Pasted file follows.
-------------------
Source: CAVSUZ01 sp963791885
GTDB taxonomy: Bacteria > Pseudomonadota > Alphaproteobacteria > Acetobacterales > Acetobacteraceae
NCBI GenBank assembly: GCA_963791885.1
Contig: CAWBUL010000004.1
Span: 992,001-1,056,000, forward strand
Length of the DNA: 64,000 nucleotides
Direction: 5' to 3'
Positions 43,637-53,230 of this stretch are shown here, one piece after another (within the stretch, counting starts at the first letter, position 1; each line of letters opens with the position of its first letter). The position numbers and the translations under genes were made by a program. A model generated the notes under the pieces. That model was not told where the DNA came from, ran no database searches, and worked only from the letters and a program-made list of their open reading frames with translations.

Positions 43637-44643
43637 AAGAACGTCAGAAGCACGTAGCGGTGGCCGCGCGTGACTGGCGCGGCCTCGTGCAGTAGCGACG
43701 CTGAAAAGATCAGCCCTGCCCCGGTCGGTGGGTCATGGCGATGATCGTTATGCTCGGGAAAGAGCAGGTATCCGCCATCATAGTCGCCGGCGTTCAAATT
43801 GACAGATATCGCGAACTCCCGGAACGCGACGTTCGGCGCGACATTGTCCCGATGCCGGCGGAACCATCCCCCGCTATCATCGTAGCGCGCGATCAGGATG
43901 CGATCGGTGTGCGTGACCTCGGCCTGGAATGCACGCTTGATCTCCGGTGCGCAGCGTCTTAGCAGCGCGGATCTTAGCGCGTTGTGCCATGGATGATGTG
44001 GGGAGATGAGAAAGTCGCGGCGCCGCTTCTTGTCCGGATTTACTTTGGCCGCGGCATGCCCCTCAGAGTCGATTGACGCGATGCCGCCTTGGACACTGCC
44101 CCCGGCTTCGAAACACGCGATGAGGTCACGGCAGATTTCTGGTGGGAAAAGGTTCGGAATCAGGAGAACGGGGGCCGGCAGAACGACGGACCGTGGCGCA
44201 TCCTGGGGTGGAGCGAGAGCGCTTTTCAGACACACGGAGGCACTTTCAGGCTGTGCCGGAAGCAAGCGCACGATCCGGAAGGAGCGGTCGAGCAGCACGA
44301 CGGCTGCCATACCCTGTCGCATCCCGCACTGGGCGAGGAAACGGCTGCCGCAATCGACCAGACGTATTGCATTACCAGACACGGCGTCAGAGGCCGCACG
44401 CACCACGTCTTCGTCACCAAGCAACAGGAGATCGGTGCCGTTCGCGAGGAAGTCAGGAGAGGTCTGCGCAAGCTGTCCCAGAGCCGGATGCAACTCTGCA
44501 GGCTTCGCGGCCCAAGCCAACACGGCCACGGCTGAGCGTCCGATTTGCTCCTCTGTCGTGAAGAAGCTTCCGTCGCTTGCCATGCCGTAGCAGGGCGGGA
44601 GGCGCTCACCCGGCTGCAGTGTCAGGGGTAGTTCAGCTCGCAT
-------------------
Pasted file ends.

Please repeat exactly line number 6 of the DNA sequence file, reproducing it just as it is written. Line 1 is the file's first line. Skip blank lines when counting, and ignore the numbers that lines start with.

Length of the DNA: 64,000 nucleotides